On Jun 7, 2006, at 6:00 PM, Paul Hoffman wrote:
At 5:31 PM -0700 6/7/06, Douglas Otis wrote:
: Keys published by common higher-level domains
: Although TLD managers are trustees for the delegated domain, DKIM
: introduces a security concern unrelated to domain delegation.
: Registry Operator Functional Specification Agreements normally
: preclude registering "_domainkey" due to the underscore character.
: This limitation is expected to also preclude TLD managers from
: publishing the "_domainkey" label as a subdomain. There are also
: unsanctioned alternative TLD managers and SLDs managers operating
: under a variety agreements known to include domains exceeding
: normally prescribed characters.
: By utilizing the unqualified subdomains of the DKIM-Signature
: header field 'i=' parameter, a DKIM key can be referenced
: from any higher level domain to validate an email-address
: containing these subdomains. This provision might be exploited
: to usurp the validation of an email-addresses of a lower domain.
: As a result, DKIM keys published at a higher level could expose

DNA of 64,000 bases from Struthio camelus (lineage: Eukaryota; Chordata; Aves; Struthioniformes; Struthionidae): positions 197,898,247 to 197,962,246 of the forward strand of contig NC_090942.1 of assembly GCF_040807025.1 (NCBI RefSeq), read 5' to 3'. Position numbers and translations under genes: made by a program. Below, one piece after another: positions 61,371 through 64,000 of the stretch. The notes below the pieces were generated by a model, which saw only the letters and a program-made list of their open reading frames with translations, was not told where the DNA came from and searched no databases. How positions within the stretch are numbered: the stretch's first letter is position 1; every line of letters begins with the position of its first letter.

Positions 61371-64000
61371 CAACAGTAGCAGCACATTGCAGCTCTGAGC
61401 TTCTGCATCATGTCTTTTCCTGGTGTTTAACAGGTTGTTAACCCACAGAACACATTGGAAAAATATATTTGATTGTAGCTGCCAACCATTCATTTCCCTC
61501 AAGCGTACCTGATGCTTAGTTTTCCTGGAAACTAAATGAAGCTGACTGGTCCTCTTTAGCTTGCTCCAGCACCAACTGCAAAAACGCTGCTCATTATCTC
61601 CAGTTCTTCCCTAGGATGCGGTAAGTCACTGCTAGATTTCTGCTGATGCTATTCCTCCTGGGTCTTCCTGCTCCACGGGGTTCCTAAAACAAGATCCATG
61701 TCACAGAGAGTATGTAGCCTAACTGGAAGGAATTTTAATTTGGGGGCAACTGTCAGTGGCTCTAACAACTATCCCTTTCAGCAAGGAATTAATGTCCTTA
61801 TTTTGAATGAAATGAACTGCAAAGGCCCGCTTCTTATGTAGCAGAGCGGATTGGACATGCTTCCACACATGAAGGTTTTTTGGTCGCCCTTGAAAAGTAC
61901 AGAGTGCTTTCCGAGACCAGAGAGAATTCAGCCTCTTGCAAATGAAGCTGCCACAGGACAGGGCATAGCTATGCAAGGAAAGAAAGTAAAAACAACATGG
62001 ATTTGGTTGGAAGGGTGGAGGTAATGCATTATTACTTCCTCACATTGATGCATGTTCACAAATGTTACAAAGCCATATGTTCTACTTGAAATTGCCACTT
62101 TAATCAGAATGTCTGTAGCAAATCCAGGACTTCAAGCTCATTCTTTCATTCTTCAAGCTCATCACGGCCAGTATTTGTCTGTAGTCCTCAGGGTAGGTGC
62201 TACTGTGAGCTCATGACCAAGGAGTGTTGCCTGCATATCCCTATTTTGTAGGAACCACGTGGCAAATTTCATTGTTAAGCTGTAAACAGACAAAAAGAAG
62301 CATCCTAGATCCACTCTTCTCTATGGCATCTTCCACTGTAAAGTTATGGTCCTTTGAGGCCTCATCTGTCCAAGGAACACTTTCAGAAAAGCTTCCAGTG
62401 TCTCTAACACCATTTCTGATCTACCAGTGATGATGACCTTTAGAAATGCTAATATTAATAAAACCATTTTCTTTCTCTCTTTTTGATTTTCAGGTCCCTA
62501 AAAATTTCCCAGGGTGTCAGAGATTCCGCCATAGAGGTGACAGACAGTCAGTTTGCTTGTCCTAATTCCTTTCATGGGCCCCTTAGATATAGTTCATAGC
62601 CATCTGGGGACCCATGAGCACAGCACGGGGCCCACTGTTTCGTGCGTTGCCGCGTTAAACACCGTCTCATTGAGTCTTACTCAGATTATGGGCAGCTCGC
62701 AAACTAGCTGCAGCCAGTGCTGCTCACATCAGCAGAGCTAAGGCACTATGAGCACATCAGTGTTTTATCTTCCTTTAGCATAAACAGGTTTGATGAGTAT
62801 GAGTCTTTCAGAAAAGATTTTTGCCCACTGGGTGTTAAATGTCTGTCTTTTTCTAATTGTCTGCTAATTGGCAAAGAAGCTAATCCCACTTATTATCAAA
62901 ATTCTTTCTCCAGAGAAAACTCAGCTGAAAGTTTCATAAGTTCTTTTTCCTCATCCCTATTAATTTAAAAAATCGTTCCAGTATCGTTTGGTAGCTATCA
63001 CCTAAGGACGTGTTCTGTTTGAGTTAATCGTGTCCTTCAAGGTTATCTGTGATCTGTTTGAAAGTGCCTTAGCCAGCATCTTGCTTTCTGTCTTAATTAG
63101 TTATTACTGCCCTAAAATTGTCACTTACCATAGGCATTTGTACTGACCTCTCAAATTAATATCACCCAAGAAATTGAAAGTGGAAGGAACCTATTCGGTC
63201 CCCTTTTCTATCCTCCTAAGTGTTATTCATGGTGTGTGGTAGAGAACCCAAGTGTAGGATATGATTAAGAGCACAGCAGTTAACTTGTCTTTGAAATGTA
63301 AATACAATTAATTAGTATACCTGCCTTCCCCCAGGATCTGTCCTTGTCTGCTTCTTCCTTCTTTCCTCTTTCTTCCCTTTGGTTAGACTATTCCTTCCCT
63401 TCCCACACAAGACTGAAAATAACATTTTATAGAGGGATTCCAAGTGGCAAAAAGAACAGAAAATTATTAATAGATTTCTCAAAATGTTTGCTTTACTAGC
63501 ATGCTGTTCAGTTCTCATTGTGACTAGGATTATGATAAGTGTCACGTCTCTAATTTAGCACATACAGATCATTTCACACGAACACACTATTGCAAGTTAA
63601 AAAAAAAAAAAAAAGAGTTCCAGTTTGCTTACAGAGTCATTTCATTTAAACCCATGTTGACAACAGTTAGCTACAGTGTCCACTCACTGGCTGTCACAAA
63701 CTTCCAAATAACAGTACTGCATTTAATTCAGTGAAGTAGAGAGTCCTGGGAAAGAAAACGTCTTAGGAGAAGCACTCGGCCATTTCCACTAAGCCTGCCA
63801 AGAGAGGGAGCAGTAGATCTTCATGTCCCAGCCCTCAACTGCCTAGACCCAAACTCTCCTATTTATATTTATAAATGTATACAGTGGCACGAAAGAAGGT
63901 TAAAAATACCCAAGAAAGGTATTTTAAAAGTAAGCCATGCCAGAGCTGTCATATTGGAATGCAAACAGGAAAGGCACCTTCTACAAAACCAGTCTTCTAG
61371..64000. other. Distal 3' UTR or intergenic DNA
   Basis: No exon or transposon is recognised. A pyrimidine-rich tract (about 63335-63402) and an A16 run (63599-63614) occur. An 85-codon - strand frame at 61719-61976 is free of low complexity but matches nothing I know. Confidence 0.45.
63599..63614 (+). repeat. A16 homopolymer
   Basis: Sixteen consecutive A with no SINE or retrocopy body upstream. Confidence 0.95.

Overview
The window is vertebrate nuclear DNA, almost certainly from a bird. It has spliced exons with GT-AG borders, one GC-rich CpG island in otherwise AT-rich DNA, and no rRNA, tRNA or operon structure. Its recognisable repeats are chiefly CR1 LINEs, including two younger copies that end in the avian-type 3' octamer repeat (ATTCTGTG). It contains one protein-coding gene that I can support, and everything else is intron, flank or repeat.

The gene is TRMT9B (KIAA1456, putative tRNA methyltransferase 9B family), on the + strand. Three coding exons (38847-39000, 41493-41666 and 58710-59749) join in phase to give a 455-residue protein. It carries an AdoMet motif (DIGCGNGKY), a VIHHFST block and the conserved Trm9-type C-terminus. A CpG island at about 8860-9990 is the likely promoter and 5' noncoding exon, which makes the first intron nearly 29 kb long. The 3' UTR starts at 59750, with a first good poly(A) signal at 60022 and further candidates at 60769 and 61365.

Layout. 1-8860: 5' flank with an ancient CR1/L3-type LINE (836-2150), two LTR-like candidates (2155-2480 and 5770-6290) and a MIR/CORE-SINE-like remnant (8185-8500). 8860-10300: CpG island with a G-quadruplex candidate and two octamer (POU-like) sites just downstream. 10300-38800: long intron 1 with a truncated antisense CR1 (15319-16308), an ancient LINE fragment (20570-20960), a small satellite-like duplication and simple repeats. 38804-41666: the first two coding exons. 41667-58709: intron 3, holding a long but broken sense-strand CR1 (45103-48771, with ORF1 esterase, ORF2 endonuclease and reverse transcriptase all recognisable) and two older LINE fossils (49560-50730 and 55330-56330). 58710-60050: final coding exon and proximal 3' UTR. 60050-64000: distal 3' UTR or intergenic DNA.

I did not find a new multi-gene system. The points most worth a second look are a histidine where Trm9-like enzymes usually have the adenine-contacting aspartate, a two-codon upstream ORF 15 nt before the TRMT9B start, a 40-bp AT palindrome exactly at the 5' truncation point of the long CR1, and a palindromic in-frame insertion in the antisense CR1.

: subdomains to harm from a possible security breach at a higher
: level and to conflicts with regard to what is a valid
: email-address. For example, the key's 'g=' localpart template
: provision permitting MUA signing does not restrict the
: subdomains that can be included within the DKIM-Signature 'i='
: Unless otherwise already preclude by existing agreements, a
: DKIM operator will need to establish separate agreements
: governing the high-level domain's covenants as related to the
: specific use of the "_domainkey" subdomain. These new functional
: requirements should include limitations on key retention periods,
: key sizes, the handling of the private key, and whether
: address validation assertions are permitted within lower
: level domains.
-1, for many of the same reasons stated before. Plus there is now
the new, impossible-to-mitigate threat of alternate roots.
Acquiescing to the status quo as if that offers a solution is not
very helpful from the standpoint of understanding what is in error.
The threat draft is not helpful in this case as it makes some false
assumptions and overlooks important issues. The concern of alternate
roots must be mitigated by separate agreements governing use of these
services, which might occur for political, financial, as well as many
other reasons. The concern is with respect to the use of a
_domainkey subdomain at a higher level. As John suggested, this
should be viewed as a regulatory or contractual issue rather than
technical, but not impossible. The draft would be completely remiss
failing to note these significant security concerns. Keep in mind
the "impossible" problem only exist by offering a DNS publishing
convenience for validating an email-address.
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